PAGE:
“We have always known that the burden of AMR in the world was huge. If action was not taken it was not because of the lack of data,” says Abdul Ghafur, infectious diseases expert, Apollo Hospitals, and architect of the Chennai Declaration. “It is because at the global level, we lost momentum.” India had framed its AMR policy in 2017, but only three States have initiated a state plan of action. According to official sources, 11 States are still working on a state plan of action.
Action plan to control AMR
“We should apply the principles of COVID control to AMR control. By whom was the most effective strategies against COVID deployed? By the public. If you look at global strategy, the public have been consistently kept out of the picture. We should involve the public, carpet bomb them with information and announce an AMR action plan that will involve them in control. Another major strategy would be to ensure hygiene and sanitation in all places. In a study that we conducted among healthy volunteers, 14 % of them were carrying colistin-resistant bacteria in the gut, that had a food source, they did not contract it in a hospital, Dr. Ghafur said.
AMR, reasons Dr. Ramasubramanian, is a classic case of ‘tragedy of the commons’ where a perfect solution is elusive. “You have got to use antibiotics, they are life saving. But there are so many factors that impact on such use such as using the right drugs, following the right quantity/schedule, over the counter issue of antibiotics, exposure to antibiotics used in certain sectors in farming and poultry as well as the lack of clear guidelines to follow (by the medical community) and incentives by the pharma industry to write out prescriptions for antibiotics …”. The authors of the paper also make a strong case for improving sanitation across the world, as part of an intervention strategy to prevent infections. Along with implementing hospital based prevention programmes, community based programmes that will improve hygiene, water and sanitation is essential. This is particularly important in low and middle income countries where the burden of AMR is highest and a clean water and sanitation network difficult to come by.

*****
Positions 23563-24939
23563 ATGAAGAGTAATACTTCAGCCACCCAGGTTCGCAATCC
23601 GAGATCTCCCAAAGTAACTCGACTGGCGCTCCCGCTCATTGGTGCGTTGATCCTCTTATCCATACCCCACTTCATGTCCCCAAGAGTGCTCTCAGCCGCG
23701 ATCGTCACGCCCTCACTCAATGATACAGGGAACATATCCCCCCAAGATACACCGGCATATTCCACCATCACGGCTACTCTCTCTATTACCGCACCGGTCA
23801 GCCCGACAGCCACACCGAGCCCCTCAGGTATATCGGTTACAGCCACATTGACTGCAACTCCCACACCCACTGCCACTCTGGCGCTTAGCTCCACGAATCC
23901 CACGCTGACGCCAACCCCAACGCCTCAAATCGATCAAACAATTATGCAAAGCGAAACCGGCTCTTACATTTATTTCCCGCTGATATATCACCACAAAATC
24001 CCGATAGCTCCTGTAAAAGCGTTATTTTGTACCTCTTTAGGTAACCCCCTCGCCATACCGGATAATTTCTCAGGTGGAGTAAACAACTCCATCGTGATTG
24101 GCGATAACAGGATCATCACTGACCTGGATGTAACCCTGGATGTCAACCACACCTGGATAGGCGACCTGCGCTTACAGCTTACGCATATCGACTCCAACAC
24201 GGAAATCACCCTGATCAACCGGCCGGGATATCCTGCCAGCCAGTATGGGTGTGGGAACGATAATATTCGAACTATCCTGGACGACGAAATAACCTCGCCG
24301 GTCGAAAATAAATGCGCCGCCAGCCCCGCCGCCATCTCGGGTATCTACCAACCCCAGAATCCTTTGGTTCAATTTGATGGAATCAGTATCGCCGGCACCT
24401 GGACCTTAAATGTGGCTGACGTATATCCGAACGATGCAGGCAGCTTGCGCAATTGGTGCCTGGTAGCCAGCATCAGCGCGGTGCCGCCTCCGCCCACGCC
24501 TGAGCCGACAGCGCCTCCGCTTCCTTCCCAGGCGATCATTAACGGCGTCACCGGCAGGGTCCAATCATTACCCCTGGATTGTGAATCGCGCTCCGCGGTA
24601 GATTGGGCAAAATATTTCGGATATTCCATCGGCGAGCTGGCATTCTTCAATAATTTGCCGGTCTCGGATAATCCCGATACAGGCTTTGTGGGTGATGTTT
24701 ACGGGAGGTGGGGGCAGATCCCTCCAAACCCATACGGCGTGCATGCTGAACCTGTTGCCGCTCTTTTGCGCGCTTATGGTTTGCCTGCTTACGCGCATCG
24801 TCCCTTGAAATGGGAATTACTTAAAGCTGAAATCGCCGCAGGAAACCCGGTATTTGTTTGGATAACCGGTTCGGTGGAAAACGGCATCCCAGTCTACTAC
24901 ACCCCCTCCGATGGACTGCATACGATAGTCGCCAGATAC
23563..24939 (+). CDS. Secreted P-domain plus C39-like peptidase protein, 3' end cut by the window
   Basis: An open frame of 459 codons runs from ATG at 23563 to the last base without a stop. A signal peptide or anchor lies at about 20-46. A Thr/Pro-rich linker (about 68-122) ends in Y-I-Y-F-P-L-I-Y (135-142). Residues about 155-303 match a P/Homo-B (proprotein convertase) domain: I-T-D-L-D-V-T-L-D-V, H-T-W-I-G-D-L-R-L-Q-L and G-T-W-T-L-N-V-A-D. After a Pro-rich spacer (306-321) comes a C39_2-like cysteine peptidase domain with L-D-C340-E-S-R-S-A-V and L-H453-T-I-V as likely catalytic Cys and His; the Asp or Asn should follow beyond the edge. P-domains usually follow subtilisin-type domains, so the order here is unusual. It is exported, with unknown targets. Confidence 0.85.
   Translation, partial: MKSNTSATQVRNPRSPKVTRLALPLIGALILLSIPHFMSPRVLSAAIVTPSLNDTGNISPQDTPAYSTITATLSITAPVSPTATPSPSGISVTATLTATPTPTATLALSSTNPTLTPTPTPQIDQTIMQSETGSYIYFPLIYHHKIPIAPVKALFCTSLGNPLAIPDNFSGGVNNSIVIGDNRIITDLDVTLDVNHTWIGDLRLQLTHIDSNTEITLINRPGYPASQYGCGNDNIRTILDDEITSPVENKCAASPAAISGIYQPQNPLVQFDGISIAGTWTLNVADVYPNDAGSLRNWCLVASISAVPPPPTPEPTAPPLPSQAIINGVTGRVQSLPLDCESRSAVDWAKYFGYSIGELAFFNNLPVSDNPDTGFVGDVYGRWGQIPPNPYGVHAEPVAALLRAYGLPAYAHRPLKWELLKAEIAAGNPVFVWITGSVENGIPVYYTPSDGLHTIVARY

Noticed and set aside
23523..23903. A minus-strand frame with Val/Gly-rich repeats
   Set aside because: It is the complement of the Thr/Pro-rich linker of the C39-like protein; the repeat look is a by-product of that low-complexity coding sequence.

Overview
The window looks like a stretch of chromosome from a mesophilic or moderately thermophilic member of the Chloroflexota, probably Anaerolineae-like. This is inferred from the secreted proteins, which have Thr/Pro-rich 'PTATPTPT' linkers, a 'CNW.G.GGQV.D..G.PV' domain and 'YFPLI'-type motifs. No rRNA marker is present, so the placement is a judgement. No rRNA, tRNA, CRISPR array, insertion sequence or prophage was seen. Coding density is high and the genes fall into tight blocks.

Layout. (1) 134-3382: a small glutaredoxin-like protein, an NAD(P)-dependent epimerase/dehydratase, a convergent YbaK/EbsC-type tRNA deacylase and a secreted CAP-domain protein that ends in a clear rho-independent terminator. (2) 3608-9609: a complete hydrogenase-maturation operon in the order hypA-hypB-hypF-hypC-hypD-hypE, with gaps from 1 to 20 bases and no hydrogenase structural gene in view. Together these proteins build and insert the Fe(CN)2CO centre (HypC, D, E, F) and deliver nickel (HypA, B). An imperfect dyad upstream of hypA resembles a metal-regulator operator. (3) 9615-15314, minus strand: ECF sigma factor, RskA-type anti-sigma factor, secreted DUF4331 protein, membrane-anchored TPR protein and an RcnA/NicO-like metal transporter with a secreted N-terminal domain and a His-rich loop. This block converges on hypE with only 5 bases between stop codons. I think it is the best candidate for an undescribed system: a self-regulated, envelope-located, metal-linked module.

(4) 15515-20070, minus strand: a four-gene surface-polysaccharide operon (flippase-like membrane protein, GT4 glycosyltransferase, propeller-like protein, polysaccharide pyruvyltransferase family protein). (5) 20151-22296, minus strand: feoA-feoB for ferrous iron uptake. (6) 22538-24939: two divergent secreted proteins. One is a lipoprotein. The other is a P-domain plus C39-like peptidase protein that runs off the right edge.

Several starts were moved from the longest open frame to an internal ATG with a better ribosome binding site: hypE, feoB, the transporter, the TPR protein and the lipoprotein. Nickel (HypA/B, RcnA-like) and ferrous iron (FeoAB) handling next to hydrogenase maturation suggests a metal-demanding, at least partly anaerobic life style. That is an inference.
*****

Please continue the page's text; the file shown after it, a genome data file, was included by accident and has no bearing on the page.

They have also suggested that preventing infections through vaccinations will automatically reduce the need for antibiotics. Currently, vaccines are available only for one of the six leading pathogens (S pneumoniae) but vaccine programmes are reportedly on for some others as well.
The way forward
Reducing exposure to antibiotics that are used in the farming sector and poultry industry is also key. In this context, Dr. Ghafur points out that India’s move to ban colistin usage in the poultry industry will go a long way in reducing the AMR burden in the country.
Antibiotic stewardship, or minimising the use of antibiotics unless absolutely necessary, remains at the core of the fight against AMR. It is in this aspect that Dr. Ghafur indicates the strong involvement of the community.
It is the hope of all collaborators, who continue to fight the big war with bacterial antimicrobial resistance, before, and through pandemics, that this new data provides the urgency and fresh momentum for global action to counter the single biggest burden that poses a major threat to human health.